• The research isn't a scam, just as fusion research isn't a scam. It becomes a scam only when people claim to have working models. Otherwise, it is at worst fraud. And generally, just failure. However, the potential is really there. Any competent scientist will tell you we are quite some ways away from working quantum computers. TV shows and magazines like "Scientific" America like you to think they are close (gets you excited and buying whatever they're selling), but all the real science knows that we have
      • by gweihir ( 88907 )

        Or very well may never get there. And even if we get there, it is by far not that much batter to what we have now. Quite a few hard problems stay hard, even with working quantum computers. And yes, I have talked to an expert in the field.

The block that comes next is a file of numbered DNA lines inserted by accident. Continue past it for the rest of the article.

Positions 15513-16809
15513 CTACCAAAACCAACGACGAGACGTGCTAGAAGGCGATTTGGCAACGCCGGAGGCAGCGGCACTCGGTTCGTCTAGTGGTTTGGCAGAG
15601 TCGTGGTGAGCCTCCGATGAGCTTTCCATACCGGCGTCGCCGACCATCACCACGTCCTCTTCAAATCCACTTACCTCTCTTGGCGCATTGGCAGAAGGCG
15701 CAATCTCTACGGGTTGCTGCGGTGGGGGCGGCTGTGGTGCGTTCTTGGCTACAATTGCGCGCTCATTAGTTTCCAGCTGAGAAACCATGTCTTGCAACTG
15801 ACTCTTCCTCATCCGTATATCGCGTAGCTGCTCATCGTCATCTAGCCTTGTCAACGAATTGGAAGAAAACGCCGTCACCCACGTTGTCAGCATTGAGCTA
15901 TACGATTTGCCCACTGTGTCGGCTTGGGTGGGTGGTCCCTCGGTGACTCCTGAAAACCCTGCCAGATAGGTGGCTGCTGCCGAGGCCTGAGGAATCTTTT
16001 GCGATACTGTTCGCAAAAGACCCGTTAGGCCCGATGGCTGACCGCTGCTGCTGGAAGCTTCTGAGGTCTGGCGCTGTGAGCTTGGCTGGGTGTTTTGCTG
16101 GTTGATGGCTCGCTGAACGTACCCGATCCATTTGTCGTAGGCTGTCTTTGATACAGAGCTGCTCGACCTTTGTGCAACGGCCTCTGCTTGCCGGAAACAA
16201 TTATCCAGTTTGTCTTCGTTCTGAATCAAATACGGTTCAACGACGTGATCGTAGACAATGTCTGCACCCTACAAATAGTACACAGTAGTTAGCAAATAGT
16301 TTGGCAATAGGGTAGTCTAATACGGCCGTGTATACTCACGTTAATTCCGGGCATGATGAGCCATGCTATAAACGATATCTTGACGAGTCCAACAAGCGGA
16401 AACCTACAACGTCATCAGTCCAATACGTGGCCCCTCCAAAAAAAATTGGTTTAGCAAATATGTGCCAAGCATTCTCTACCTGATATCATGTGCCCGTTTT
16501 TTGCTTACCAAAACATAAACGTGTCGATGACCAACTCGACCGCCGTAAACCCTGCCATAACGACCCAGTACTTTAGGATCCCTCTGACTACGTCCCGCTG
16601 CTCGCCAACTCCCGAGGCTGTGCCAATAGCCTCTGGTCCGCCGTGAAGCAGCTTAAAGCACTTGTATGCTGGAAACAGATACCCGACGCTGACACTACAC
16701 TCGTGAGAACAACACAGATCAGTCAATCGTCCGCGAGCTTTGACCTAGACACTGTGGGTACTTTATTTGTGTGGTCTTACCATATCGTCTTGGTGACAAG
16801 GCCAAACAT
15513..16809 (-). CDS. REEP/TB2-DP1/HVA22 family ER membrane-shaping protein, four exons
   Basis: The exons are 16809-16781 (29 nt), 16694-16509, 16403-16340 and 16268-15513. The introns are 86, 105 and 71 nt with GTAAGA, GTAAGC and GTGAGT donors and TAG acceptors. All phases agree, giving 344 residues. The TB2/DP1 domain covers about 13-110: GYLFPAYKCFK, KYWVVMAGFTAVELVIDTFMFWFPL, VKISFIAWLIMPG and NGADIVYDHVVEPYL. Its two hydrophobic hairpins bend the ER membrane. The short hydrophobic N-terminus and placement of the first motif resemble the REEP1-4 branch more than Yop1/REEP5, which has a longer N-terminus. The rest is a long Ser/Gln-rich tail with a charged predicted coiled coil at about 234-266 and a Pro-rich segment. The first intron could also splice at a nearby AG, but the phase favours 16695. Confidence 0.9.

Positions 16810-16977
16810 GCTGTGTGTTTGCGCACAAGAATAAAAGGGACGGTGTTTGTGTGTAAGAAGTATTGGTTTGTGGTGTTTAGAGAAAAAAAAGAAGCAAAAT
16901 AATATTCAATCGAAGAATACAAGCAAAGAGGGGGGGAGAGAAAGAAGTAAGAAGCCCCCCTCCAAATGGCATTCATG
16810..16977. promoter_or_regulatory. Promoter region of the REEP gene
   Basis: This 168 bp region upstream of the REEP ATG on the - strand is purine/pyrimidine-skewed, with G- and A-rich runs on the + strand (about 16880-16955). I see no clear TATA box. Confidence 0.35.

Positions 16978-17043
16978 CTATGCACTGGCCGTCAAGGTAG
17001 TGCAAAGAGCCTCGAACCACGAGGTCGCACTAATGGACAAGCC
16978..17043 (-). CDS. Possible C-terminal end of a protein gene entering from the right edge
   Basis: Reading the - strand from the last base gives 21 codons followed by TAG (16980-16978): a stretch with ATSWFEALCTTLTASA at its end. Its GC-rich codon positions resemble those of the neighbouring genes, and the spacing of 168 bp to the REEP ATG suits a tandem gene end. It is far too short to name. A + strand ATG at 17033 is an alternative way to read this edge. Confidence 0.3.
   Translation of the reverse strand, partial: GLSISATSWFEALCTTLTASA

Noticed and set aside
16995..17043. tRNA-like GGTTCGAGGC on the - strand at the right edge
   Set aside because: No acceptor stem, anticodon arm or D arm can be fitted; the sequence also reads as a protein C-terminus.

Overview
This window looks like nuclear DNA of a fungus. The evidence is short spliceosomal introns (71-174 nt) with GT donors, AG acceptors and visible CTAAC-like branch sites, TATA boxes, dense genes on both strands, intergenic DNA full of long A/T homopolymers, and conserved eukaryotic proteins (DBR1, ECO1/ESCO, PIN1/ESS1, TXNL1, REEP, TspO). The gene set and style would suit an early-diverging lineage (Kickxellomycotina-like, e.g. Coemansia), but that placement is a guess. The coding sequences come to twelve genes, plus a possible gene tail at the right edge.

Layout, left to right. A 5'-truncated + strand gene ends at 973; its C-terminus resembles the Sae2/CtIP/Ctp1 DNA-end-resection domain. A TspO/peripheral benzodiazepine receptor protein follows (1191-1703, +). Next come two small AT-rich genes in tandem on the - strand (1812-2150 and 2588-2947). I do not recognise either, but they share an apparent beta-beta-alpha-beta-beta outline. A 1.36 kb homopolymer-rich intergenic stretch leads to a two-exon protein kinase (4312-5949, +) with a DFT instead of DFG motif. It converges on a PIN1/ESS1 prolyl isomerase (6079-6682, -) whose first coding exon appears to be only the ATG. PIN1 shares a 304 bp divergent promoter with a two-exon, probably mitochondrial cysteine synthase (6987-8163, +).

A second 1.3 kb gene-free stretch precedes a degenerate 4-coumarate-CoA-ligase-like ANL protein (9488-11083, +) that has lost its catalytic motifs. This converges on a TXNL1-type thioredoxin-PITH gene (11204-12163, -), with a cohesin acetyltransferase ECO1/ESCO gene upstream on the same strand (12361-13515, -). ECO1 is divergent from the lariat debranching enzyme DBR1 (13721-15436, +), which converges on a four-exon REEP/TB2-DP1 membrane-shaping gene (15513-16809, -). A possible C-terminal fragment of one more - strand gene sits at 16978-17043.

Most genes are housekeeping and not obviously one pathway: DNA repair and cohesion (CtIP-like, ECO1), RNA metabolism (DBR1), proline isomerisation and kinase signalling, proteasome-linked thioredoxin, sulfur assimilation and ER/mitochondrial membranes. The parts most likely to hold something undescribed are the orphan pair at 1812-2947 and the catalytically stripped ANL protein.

The "almost a scam" is claiming great potential n order to get grant money. This is just dishonest.

  • That's a cute catchphrase at the end of the summary, but it means even less than usual as quantum buzz words go. Most non-physicists have a little, somewhat fuzzy idea about Heisenberg's uncertainty, and conjure up this idea where everything in QM is spooky weird juju, but what does it mean in a case like this?
    Photons don't have that sort of situation when it comes to uncertainty. A Photon has a fixed velocity, known to incredible accuracy, and if that part

    • We always know the speed of a photon, but velocity is a vector. As for the article, it went through way too much journalist filtering to say anything about the science.